Glaring climate inequalities between the Commonwealth’s richest and poorest countries pose a “direct threat to African lives”, a new report has found.
Data analysed by the Kenyan-based climate and energy think tank Power Shift Africa reveals the UK emitted 5.5 tonnes in greenhouse gas emissions per head last year – as much as more than 18 Commonwealth countries combined.
The damning report concludes that the historic, and continuing pollution of the Commonwealth’s leaders – the UK, Australia and Canada – have driven climate change that is already impacting the poorest countries in the bloc worst.
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African development, energy and climate expert Youba Sokona, told DeSmog: “The vast emissions that the UK, Canada and Australia produce compared to the rest of the Commonwealth are a direct threat to African lives and livelihoods.
“If [the UK, Canada and Australia] really cared about the Commonwealth, like they claim, these leaders would be doing far more to curb their emissions. They would be supporting the other Commonwealth members in their efforts towards zero emissions development pathways and help clean up the mess they have contributed to.”
Commonwealth leaders were quick to sing the praises of the alliance, the report notes, “and yet, when it comes to climate change, the biggest long-term threat to the prosperity of the majority of Commonwealth citizens, these warm words ring hollow”.
The report, “Climate Change Inequality In The Commonwealth”, reveals that Canada and Australia burn more than the combined per head emissions of 27 and 28 Commonwealth countries respectively – half of the bloc’s 54 member states. By contrast, poorer countries such as Malawi and Rwanda emit a tiny 0.08 and 0.09 tonnes of carbon dioxide equivalent per head.
Professor Tahseen Jafry, Director of the Centre for Climate Justice at Glasgow Caledonian University, told DeSmog it was “clear that the poorest nations who have contributed least to climate change are suffering the most”.
“These figures are compelling evidence that the UK needs to act now, and raise ambition to reduce its carbon emissions to meet net zero targets by 2050,” she said.
The report notes that recovery from the COVID-19 pandemic presents an opportunity for Commonwealth countries to transition to a “green, low-carbon, socially inclusive” economy that is “more resilient to external shocks”.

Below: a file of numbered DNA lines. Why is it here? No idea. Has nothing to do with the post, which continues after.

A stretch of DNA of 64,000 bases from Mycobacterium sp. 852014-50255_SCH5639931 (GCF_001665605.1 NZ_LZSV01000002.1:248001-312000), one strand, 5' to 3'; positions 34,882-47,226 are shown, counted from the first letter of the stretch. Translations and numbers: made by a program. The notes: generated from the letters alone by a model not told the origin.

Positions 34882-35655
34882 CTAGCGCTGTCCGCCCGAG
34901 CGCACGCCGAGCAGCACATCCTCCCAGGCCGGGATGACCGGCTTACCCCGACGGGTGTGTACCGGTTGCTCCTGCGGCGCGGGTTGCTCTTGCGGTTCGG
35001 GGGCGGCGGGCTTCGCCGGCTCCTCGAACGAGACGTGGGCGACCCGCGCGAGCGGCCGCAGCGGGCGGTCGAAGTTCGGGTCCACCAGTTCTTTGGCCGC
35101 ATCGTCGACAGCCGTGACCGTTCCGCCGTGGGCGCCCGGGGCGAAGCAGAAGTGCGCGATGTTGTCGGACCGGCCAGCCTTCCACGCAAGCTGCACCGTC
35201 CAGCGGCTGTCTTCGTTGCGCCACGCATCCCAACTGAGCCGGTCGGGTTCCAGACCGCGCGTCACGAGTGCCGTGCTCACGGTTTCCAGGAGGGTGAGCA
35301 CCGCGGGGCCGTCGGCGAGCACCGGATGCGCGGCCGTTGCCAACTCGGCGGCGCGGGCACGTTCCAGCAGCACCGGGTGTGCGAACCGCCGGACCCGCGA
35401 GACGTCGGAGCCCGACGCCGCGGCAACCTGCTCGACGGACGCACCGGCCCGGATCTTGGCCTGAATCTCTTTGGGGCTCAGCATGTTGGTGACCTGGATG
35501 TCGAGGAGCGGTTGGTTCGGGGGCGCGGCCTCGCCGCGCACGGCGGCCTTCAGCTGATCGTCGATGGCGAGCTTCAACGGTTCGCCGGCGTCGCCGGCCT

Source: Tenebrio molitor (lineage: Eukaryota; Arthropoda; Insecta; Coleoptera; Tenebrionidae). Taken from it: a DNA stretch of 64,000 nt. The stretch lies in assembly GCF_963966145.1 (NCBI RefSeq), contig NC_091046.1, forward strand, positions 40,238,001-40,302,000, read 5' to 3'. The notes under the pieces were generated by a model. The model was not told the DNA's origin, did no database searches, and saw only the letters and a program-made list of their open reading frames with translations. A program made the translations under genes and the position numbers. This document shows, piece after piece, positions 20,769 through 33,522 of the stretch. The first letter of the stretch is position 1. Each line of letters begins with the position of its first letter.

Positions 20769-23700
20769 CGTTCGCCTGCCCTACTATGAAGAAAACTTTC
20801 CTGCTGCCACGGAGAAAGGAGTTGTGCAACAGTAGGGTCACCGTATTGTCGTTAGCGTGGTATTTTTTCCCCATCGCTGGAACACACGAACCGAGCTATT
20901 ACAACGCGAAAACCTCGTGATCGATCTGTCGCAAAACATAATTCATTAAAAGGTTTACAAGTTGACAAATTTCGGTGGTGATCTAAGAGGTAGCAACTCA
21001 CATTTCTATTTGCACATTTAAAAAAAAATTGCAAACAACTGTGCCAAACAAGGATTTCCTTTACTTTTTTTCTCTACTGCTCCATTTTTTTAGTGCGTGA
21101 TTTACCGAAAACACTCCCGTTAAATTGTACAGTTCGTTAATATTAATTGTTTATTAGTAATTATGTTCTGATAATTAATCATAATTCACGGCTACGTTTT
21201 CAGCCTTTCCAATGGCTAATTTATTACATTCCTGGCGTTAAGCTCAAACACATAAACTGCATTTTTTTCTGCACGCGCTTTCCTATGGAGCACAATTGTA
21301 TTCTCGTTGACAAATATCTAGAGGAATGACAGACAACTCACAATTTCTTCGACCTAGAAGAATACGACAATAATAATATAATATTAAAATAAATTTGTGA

It highlights how more than 60 world leaders, including many from Africa and other poorer Commonwealth nations, signed a 10-point pledge at the 2020 UN General Assembly in September to put the climate at the forefront of their Covid-19 recovery plans.
Speaking at the UK-Africa investment summit in London in January this year, Prime Minister Boris Johnson said the UK would formally end all direct support for coal mining and power plants abroad but still help African countries “extract and use” oil and gas.
During the 2018-2019 financial year alone, the UK’s export finance (UKEF) agency provided more than £2 billion ($2.6 billion) in support and loans guarantees to oil and gas projects overseas, according to an analysis by Climate Home News last year.
Mohamed Adow, Director of Power Shift Africa and author of the report, said: “It’s remarkable that there is such climate inequality within the Commonwealth. Whether it is droughts and desertification in Sub-Saharan Africa, water shortages in Cape Town, floodwaters in Bangladesh and India or rising sea levels threatening the Pacific Islands, more than ever, it’s now clear that the Commonwealth’s poorest citizens are already bearing the brunt of climate change.
“With Boris Johnson seeking new post-Brexit trade deals with Commonwealth members one would think he might act more decisively on climate change considering the impact of the UK’s current, and historic, emissions.”
Disclaimer: Mohamed Adow, founder of PSA, is a Director of DeSmog UK.
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